10 pairs of words people confuse all the time

1. Affect and effect

Affect is (usually) a verb or doing word, while effect is (again, usually) is a noun or thing word. In this video, I show you how to remember which one is which - using the acronym DATE.

2. Disinterested and uninterested

Many people think these two words mean ‘not interested’, but careful (pedantic?) readers will frown on you if you use them interchangeably. So save disinterested for when you want to say someone is impartial or unbiased. Check out the video for tips on how to quickly remember the difference.

3. Dependent and dependant

This pair is easy to confuse. But while dependent is an adjective (or describing word) meaning ‘reliant on’, dependant is a noun or thing word referring to someone who depends on another - a child or an elderly relative, say. Check out this video for tips on how to remember the difference.

4. Discreet and discrete

Discreet means something like ‘careful or tactful’, while discrete means ‘separate from’. To be confident of choosing the right one every time, check out this video.

5. Stationery and stationary

Stationery refers to the bits and bobs you’d find in the office supplies cupboard, while stationary means ‘still or motionless’. Here’s how to pick the right word next time you’re ordering some paper and pens.

6. Peek, peak and pique

These three words are all pronounced the same, but they each have very different meanings. A peek is a quick look at something, a peak might refer to a mountain and pique describes a fit of anger or irritation. For tips on how to remember the difference, take a sneaky peek at this video.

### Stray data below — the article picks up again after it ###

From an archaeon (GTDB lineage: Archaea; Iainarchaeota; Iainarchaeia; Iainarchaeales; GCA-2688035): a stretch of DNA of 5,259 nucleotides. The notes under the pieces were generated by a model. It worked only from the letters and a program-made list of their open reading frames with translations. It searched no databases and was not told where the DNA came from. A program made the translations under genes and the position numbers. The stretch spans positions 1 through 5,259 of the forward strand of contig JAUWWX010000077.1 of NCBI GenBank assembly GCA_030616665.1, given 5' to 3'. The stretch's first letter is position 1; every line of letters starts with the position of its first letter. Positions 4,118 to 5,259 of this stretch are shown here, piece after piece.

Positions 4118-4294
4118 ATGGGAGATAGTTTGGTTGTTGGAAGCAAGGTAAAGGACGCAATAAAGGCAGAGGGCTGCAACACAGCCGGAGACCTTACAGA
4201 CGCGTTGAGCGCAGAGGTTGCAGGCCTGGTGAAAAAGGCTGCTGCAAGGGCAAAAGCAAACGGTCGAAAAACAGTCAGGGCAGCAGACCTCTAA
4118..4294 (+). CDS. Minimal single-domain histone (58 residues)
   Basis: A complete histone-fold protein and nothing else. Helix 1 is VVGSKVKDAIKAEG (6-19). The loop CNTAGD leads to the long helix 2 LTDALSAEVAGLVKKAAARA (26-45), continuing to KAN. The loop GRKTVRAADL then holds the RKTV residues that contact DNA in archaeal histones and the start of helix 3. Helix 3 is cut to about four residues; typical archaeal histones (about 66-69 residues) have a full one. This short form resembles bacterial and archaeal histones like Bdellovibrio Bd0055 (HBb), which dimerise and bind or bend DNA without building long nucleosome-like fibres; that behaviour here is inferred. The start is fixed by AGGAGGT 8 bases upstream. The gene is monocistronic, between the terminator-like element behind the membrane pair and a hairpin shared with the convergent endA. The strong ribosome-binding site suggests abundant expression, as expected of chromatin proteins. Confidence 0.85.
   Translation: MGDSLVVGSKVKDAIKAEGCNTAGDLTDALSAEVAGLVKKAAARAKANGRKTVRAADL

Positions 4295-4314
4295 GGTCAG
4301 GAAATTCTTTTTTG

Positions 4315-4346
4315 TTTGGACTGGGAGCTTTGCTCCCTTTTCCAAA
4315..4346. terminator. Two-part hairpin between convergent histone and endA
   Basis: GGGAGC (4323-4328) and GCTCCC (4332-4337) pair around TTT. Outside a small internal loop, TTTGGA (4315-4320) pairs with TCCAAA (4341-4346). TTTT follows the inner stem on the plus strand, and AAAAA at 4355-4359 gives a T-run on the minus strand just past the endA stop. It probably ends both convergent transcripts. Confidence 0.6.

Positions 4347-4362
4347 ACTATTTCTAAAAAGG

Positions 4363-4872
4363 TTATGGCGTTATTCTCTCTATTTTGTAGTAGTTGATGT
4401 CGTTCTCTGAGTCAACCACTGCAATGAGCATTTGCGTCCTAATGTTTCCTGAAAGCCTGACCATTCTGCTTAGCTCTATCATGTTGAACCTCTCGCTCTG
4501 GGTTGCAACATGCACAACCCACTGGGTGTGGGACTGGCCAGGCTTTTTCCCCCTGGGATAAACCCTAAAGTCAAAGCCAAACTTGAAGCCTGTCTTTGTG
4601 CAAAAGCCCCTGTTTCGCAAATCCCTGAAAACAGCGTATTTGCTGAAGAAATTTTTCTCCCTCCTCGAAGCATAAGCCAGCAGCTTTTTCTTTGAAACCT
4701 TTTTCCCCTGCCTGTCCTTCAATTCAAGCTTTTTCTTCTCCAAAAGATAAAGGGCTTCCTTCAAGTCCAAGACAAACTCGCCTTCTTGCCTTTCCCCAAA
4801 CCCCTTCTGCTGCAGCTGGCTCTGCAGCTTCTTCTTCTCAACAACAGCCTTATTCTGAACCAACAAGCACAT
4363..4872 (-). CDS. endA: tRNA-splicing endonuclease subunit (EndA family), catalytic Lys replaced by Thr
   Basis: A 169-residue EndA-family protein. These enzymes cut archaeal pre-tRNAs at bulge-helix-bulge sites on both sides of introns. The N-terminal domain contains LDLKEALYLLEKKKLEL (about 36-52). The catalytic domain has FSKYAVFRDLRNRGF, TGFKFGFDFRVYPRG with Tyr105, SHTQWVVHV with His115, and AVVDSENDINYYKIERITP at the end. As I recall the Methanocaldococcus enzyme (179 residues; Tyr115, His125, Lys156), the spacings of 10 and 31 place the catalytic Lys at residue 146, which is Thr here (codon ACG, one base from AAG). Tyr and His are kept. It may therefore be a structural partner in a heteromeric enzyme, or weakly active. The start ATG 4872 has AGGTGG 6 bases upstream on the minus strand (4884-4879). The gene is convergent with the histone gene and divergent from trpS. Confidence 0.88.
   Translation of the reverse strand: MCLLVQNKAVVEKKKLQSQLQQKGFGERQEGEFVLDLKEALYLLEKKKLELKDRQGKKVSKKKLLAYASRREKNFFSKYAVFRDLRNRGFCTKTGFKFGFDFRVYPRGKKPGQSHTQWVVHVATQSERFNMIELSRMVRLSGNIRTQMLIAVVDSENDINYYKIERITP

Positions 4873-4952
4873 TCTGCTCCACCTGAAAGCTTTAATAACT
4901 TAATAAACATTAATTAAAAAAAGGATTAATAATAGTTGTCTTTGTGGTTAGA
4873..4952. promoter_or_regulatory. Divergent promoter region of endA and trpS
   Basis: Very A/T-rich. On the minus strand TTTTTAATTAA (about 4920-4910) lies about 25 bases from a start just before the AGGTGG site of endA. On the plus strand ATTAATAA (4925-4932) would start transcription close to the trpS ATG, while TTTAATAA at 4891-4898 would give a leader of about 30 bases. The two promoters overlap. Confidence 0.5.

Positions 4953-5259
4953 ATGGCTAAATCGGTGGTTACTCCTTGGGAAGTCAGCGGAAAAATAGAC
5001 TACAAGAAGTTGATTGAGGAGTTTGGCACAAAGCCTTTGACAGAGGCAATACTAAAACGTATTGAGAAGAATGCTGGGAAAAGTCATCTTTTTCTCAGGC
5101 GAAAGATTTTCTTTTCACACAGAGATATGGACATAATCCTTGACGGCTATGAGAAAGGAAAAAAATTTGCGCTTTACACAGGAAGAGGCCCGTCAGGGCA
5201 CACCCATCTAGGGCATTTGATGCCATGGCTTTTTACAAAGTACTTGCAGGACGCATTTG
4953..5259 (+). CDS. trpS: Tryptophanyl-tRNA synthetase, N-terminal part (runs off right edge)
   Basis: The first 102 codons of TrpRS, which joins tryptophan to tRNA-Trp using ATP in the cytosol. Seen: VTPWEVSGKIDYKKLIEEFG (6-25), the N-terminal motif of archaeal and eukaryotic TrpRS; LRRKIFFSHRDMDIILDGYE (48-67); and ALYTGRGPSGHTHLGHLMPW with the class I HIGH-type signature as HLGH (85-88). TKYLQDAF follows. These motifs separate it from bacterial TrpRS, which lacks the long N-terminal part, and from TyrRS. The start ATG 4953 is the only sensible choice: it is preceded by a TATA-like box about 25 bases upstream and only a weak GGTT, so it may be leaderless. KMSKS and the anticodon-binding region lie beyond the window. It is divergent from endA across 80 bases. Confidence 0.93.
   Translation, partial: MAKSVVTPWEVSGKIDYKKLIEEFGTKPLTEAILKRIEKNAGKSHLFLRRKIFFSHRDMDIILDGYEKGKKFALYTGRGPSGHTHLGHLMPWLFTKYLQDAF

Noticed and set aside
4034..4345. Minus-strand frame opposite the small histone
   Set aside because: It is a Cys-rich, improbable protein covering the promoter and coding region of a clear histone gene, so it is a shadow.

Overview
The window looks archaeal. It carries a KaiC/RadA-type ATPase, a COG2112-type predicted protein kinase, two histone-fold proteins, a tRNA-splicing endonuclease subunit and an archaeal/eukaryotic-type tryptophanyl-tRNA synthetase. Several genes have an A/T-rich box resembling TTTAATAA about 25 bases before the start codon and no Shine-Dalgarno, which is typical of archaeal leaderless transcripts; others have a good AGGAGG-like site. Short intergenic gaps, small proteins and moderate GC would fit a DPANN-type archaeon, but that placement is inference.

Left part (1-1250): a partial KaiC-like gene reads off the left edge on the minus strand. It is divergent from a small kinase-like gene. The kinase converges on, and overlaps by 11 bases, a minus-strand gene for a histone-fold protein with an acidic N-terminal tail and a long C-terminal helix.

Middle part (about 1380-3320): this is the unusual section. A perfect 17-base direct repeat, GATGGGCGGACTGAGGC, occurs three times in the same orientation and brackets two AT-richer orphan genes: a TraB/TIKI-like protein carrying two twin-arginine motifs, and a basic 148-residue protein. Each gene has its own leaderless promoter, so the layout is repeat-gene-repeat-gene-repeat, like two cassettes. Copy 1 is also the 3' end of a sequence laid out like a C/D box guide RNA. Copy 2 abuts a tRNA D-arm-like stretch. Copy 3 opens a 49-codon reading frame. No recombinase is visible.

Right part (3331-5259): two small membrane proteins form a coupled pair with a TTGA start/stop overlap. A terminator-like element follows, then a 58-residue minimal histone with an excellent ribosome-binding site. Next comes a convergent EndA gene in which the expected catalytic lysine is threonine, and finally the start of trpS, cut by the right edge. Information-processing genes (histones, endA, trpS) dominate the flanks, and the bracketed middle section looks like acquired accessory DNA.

7. Lose and loose

Writing loose instead of lose is one of the most common spelling mistakes I see. But they’re very different words: loose is an adjective or describing word used of something that doesn’t fit tightly, while lose is a verb meaning ‘to be deprived of or forget something’. Here’s how to spell lose correctly every time.

8. Anticipate and expect

Careful writers will save the word anticipate for occasions when they want to express the idea that something is not merely expected, but has been actively prepared for. Check out this video to discover how understanding the etymology of the word anticipate can help you use it correctly.

9. Pore and pour

Donald Trump was ridiculed for confusing these two words. Here’s how to avoid the same fate.

10. Rain, rein and reign

Rain, the wet stuff that falls from the sky is easy to remember. The difficulty comes with rein and reign - which seem to be more often confused than not. Perhaps it’s because both have connotations of power and control - as a boss, you may take the reins, while as a queen or king you may reign over your people. This video gives you a handy mnemonic for remembering which is which.

Which words do you often confuse? Let me know in the comments below and I’ll make a video about them!